From Mr Brian Brindley
Sir, Mr John Matthews (Letters, Jan. 21) has fun with me and my computer; but, to speak plainly, he is wrong about Leap Years, and I am right.
There is no point in asserting, as Mr Matthews does, that 1800 and 1900 "should have been leap years". They weren't. For some reason he is still sticking to the Julian Kalendar, established in 54 B.C., whereas the Gregorian was introduced by Pope Gregory XIII in 1582, and, even in protestant England, in 1751.
The Act of Parliament of George Il is quite explicit: 'The several years of our Lord 1800, 1900, 2100, 2200. 2300, or any other hundredth years which shall happen in time to come, except only every fourth hundredth year whereof the year 2000 shall be the first, shall not be deemed Bissextile or Leap-years, but common years."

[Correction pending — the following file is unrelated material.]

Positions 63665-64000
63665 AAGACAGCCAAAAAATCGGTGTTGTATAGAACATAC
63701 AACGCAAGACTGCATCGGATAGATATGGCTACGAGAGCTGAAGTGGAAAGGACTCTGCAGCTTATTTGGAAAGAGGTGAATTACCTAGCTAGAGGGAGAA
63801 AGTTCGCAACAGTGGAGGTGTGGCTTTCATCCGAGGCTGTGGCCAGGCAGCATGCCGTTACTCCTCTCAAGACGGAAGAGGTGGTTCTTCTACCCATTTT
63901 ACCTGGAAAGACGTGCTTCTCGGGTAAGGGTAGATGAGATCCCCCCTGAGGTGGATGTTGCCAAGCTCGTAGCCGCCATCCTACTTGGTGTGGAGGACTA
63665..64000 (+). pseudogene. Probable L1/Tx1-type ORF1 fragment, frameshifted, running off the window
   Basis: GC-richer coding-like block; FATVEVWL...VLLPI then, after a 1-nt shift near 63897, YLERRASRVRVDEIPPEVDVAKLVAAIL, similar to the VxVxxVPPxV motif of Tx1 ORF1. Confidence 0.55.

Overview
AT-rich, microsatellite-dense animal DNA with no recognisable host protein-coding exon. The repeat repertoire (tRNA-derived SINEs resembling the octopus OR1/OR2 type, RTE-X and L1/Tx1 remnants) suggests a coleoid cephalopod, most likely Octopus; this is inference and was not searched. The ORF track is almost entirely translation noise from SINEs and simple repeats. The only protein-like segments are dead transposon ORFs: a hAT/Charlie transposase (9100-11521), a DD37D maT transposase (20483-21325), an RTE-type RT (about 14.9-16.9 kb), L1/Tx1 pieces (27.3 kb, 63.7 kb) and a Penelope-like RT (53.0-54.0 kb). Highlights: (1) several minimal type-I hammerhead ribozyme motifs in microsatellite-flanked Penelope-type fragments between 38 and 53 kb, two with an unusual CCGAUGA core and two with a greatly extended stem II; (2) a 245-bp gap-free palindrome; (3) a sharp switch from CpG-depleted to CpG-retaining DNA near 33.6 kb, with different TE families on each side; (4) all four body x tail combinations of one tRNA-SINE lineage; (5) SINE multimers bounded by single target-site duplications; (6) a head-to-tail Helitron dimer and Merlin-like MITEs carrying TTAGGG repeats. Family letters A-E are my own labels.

I did not say that "the first December 25th [was] the first anniversary of Our Lord's birth" — an obviously nonsensical statement. To be specific, our Lord was deemed to have been born at midnight on 24/25 December, B.C.1 (so-called); chronological centuries and millennia are always reckoned from the beginning of the astronomical year, 1 January.
The confusion about the beginning of the new millennium has nothing whatever to do with the absence of zero from ancient methods of counting, but from ineluctable laws of mathematics: Mr Matthews entered his second year on his first birthday, after he had lived for one year; if he lives to be 100 (as I hope he may) he will enter his second century on his 100th birthday, at the end of the 100th year of his life. And so on.
Yours faithfully BRIAN BRINDLEY Brighton